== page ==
The nervous energy of the after-party lingered amid Sarah Cracknell’s 1997 debut Lipslide – but her second solo album finds the Saint Etienne vocalist escaping the club for the countryside. Working with Edwyn Collins producers Carwyn Ellis and Seb Lewsley, these pastoral acoustic ballads are intimate and innocent; In the Dark referencing the shy solitude of Nick Drake or Colin Blunstone, as the foolish sorrow of 1960s girl groups haunt its lyrics. Infidelity and betrayal are ever present, such as on Hearts Are for Breaking (“You only wanted him because he only wanted me”) or the smoky album opener On the Swings (“She’s never going to stay in your arms / She’s only around for a while and then she’s gone”), while It’s Never Too Late and Underneath the Stars recall the chic whimsy of Belle and Sebastian or Stereolab. At its core is Cracknell’s airy, elegant voice; a weightless mystique that carries a heavy heart.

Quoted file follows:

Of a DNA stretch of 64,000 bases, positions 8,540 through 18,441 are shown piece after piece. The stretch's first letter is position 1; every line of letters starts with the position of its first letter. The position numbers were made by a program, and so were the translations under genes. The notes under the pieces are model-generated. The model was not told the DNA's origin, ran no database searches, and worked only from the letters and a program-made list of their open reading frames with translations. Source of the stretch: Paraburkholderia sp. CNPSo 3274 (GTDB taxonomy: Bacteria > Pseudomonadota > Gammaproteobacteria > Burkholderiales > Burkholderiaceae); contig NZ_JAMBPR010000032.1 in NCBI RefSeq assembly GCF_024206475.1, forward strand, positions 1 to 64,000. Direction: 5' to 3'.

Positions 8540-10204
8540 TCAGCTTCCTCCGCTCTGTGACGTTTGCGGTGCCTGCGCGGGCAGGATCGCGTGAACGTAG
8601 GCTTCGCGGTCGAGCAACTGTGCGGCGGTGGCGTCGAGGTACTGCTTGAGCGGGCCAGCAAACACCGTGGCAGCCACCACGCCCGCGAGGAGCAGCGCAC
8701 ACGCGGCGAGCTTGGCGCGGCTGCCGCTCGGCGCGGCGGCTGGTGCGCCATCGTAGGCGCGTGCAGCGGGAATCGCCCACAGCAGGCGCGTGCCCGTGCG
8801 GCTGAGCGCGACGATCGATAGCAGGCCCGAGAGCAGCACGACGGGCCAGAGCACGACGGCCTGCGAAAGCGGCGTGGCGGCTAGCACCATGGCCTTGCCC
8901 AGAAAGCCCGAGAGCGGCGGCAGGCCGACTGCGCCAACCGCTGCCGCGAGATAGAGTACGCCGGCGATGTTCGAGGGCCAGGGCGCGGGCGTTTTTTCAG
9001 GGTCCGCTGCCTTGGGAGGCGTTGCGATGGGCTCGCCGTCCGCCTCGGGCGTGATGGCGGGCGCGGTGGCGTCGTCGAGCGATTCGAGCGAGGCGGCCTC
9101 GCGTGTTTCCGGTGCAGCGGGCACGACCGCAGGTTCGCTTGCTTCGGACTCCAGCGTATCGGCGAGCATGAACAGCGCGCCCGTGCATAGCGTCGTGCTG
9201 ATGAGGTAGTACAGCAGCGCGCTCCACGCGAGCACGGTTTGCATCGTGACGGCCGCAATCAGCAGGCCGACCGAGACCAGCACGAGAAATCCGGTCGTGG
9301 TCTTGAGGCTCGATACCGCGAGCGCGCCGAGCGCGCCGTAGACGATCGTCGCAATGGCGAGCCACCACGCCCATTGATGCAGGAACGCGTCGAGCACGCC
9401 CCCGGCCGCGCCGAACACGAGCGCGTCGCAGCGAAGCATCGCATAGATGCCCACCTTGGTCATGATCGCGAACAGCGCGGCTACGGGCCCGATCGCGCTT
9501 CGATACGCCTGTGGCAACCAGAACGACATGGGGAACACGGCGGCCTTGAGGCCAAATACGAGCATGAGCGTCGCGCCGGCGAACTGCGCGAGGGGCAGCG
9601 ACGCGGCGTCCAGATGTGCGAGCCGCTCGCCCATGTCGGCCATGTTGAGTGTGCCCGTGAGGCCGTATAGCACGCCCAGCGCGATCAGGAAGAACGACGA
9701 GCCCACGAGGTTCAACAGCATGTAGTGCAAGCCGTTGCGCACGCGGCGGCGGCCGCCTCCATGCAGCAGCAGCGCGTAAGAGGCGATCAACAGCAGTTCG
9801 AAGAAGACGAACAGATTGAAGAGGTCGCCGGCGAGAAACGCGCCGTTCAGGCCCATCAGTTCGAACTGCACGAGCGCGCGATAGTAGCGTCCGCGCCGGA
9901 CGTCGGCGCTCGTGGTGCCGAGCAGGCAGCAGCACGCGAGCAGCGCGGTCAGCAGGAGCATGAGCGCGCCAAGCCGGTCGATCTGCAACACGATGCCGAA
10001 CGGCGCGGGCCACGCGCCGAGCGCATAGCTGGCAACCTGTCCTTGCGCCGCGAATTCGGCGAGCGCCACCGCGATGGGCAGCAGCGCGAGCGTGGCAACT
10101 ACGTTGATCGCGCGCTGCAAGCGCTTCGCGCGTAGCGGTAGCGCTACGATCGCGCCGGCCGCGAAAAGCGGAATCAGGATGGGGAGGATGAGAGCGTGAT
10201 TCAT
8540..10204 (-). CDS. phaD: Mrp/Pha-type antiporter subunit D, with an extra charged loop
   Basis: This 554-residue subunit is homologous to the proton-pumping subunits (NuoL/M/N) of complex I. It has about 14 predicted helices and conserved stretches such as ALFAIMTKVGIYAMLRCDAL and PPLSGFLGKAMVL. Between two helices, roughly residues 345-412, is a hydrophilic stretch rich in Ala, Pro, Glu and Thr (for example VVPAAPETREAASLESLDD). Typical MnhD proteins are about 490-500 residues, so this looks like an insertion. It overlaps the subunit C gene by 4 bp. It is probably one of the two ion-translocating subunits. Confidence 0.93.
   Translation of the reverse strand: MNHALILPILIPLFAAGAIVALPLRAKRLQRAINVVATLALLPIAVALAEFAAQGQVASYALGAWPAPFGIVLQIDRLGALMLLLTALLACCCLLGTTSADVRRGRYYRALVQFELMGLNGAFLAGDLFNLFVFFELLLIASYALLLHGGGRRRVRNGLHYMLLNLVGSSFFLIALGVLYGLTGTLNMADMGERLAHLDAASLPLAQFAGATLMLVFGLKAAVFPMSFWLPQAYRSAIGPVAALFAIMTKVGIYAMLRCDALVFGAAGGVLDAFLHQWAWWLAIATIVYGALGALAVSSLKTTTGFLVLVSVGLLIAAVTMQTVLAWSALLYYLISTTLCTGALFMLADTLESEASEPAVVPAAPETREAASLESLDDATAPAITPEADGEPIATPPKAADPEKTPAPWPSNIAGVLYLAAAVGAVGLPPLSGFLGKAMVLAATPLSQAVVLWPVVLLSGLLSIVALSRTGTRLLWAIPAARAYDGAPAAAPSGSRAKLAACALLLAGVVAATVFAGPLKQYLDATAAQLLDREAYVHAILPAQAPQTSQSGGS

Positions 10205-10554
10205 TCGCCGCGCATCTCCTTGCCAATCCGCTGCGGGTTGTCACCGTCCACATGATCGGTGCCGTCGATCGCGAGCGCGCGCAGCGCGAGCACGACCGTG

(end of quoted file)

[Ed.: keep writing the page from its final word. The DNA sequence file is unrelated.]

Sarah Cracknell: Red Kite review – chic whimsy with a heavy heart
Harriet Gibsone is a freelance journalist